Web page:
My last blog ended with a slightly enigmatic statement: “It is the question that inspires Family Planting.”
This one: “If we are relational, bodily selves, responsible for creating and becoming our highest ideals, then how do we learn to love?”
The question, for me, is not abstract. It is one that I live daily. It is one that I was living, exploring, and pursuing intensely as I wrote Family Planting.
Across the board, it is safe to say that love is among the highest human ideals. As we grow from infants-in-arms to adults standing on our own two feet, we come to an understanding of what love is. We have an experience of it. We have an idea of it. We aspire to learn how to make more of it. But where do those experiences and ideas come from? How do we make them real?
After the move our family made to the farm in 2005, I was finding that my usual patterns of relating with my partner, our children, and my parents were no longer feeling good to me. I was losing my sense of what love was and how to do it. I wanted more.
My training as a philosopher and scholar of religion helped me see what was wrong. In every realm of relationship, I was operating with a sense of myself as an individual first. I was trying to accept, control, and compromise in response to whatever conflicts arose. I was trying to assert my freedom from being disappointed, depressed, or derailed. It wasn’t working. Unresolved emotions circled and stormed within me.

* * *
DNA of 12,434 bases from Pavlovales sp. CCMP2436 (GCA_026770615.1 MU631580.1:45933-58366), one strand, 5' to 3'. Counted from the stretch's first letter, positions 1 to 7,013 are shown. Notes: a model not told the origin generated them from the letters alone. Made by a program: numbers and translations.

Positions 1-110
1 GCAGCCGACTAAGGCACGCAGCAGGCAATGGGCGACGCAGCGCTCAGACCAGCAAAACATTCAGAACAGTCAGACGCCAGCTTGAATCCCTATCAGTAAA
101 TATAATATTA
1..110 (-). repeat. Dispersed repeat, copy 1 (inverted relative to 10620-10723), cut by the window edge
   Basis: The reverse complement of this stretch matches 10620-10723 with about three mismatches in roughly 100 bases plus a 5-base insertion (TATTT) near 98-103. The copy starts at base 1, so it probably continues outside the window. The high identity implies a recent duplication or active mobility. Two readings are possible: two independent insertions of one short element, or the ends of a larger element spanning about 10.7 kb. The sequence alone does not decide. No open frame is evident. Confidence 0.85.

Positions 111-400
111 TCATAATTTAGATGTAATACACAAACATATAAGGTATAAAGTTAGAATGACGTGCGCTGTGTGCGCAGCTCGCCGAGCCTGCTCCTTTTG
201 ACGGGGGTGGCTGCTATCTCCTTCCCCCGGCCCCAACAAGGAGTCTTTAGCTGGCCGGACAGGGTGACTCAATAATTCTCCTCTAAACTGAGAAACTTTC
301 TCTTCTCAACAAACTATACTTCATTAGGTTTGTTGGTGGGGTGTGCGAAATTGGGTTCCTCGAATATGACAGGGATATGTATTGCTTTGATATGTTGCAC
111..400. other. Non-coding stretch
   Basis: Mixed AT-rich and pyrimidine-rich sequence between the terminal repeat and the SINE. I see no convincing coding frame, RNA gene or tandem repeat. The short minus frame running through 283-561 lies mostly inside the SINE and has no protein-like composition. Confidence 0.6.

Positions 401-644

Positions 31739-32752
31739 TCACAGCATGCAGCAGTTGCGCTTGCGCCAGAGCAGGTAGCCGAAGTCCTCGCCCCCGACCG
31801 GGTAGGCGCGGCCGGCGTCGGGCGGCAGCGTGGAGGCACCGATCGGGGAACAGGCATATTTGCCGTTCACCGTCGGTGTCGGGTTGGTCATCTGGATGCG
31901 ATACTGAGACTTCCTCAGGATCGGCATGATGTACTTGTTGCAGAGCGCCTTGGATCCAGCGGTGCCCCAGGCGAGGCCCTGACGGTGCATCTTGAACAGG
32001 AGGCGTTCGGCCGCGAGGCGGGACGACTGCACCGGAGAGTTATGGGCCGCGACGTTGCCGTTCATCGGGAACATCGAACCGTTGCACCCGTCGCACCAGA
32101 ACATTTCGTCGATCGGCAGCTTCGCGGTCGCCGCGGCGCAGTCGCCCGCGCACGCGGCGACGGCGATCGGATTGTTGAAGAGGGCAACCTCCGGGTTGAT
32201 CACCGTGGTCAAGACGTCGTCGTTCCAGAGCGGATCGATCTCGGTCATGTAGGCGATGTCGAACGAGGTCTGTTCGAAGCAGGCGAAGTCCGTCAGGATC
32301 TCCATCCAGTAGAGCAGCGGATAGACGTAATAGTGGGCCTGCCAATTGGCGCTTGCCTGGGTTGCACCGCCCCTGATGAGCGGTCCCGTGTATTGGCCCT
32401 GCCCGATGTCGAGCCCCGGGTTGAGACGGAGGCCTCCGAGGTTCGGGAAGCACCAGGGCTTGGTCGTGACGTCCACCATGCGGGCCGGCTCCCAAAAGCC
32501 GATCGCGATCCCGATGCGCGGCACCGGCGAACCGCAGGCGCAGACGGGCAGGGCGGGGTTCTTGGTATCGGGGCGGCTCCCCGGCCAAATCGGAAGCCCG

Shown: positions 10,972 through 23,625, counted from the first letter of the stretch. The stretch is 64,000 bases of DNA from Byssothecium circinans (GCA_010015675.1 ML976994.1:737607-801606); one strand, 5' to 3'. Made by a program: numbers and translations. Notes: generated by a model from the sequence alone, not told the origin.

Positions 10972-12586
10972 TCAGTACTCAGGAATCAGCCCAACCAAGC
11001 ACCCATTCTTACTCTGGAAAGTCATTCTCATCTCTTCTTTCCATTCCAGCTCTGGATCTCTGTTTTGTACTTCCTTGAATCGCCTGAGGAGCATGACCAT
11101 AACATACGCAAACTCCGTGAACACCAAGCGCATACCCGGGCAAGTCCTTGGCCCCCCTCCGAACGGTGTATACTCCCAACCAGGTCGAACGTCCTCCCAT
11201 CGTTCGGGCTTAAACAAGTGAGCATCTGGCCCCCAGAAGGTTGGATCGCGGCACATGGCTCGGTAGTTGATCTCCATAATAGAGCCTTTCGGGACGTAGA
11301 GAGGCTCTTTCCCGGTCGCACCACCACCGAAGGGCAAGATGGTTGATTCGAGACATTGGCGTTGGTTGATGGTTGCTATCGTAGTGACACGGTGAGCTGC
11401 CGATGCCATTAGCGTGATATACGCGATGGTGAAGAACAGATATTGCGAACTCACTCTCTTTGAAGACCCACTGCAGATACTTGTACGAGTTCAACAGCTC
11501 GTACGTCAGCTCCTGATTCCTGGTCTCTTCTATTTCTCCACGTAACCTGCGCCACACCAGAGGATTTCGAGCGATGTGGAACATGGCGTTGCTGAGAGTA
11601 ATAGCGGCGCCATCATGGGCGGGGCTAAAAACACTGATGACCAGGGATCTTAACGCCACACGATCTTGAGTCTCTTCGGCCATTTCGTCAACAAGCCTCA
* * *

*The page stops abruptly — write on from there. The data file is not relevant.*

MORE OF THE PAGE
As life on the farm took shape, however, I began to realize how misguided this idea of myself as an individual first is. I am not just or simply an individual. I never was. I never will be. I am who I am by virtue of the relationships I create with those who enable me to be. I am one moment in a relational, bodily web that extends far beyond me. My relationships with my partner, progeny, and parents are not optional. We are inextricably entwined by my own deep desire to connect with them as the condition of my best becoming.
The challenge was clear: I needed to find new ways to move—ways that honored the fact of my own impulse to connect. I needed to find a way of thinking and living love that would guide me in creating the mutually-enabling relationships I desired.
It is fine to feel love in general for other people or the planet. But what does it mean to love a child who is whining, a partner who feels distant, or a parent who is advising you not to do what you most want to do? What does it mean to love the earth?
Family Planting is about love. It is about what love can be. It is about how our understanding of love—our ability to think it and live it—grows out of the bodily challenges that our primary relations provide.
In the book I show how our ideals of love grow out of the conflicts we experience with those on whom our living depends. These conflicts inevitably express a fundamental human impulse to connect with whatever enables us to be. Yet too often, our impulses to connect are distorted by fear and anger rooted in experiences of past pain.
When we begin to embrace conflict as an expression of our impulse to connect with one another, we begin to see conflicts for what they are: opportunities for us to heal our hurts and stretch our hearts in a communal project of creating a world we love that loves us.
Family Planting tells the story of the earth-friendly vision of love that we are growing here on the farm, along with our tomatoes.
Love is a willingness to open to another as a cause of our being.